Isn't this a serious moral abdication? Please, don't waste my time by telling me that there is nothing immoral to conceal - it isn't relevant to the question. The point is that the petitioner doesn't know what he doesn't know, and therefore his commitment to secrecy before knowing what it is he is to keep secret seems like madness to me.
Well, the fact of the matter is, you can quit at any time, including DURING your initiations. So if you even think there's something hinky, there's nothing keeping you there.

Also, before you take that oath, you're assured by the WM that the oath will not interfere with your duty to God, your country, your family or your community, and having been given that disclaimer, you're asked if you want to proceed before the obligation is made.

So no, I don't really see moral abdication. You're going into it blind, and everyone there knows and accepts that, but doesn't take advantage of it. You're not expected to know what you're getting into, but it's the duty of those around you to assure you that every-thing's going to be alright. If the initiate has misgivings about the type of men he's voluntarily choosing to associate with, then maybe Masonry's not for him. Or, perhaps, at least not that particular lodge.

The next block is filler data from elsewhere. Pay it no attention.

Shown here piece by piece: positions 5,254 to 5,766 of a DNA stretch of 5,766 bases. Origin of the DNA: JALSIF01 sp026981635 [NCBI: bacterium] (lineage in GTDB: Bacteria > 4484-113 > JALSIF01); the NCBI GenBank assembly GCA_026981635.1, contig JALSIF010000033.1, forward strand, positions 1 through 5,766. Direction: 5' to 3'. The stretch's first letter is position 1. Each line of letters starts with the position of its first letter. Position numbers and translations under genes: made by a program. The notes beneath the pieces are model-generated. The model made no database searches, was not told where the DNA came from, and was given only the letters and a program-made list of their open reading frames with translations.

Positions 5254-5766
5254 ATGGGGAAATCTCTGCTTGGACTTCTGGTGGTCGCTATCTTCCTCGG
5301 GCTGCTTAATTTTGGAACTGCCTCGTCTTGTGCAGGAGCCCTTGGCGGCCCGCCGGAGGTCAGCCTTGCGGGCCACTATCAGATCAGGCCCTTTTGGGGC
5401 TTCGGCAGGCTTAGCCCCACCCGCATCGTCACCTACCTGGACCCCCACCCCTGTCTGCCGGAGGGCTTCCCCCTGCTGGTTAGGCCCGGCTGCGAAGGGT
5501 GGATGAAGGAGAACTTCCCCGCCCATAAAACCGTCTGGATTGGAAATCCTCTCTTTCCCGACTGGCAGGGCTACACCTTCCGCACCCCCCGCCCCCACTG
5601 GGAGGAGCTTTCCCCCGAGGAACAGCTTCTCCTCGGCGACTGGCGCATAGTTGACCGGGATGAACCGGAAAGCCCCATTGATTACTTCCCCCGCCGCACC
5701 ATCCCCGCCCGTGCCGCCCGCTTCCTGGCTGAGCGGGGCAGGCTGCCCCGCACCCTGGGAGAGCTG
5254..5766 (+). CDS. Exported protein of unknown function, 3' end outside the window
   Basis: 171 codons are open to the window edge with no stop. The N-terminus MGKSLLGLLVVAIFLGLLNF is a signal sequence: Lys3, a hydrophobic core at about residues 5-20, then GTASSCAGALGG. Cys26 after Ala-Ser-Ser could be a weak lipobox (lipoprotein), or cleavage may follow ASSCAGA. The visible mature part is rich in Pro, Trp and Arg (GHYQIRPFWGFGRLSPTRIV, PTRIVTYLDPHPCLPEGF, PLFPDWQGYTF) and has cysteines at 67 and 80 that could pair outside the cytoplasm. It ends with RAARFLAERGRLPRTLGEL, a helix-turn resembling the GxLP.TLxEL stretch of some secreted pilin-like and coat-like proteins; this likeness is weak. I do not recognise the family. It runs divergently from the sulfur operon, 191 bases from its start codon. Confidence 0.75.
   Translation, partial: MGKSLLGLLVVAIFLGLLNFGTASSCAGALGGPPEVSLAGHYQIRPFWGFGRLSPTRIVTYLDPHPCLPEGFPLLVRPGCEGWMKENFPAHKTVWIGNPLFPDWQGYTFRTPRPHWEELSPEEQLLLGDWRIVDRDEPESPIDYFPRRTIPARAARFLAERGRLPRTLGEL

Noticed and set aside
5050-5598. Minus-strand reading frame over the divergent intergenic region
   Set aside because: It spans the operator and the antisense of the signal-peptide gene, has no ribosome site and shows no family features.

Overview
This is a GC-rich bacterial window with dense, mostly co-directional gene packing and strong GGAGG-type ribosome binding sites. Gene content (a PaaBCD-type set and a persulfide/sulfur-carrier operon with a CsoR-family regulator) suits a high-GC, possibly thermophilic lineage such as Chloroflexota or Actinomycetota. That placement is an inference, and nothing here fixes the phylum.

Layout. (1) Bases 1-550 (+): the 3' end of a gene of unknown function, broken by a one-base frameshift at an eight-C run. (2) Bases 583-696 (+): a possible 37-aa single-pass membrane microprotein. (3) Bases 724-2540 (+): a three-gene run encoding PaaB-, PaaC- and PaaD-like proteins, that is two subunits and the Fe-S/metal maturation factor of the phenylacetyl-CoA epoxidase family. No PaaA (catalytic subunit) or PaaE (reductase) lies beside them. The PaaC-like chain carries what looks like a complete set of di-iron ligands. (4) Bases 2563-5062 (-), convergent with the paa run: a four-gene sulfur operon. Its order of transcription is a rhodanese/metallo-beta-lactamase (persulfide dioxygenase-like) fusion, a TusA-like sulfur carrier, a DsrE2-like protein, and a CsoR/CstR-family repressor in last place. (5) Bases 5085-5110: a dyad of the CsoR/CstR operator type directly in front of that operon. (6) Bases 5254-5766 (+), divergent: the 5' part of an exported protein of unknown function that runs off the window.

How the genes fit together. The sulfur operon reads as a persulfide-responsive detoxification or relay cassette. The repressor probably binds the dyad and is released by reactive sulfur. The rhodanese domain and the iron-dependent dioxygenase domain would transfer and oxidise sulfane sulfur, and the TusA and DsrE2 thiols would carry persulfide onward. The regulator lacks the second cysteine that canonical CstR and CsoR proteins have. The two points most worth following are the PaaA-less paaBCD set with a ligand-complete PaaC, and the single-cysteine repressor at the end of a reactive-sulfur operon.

posted on Jul, 12 2008 @ 12:24 AM
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I think it's the same reason people join any frat. They want the companionship of like-minded people. I think it's as simple as that.



posted on Jul, 12 2008 @ 12:34 AM
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reply to post by applebiter
 


I always thought it was for the spaghetti dinner nights at lodge ?

Or to be able to wear really cool jewelery with a compass and square on ?



posted on Jul, 12 2008 @ 12:34 AM
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reply to post by sc2099
 


That seems awful glib, considering that a man should take a sworn oath very seriously. I understand what you're saying - don't get me wrong. There just seems to be sort of a GIANT blind spot in the reasoning.



posted on Jul, 12 2008 @ 01:06 AM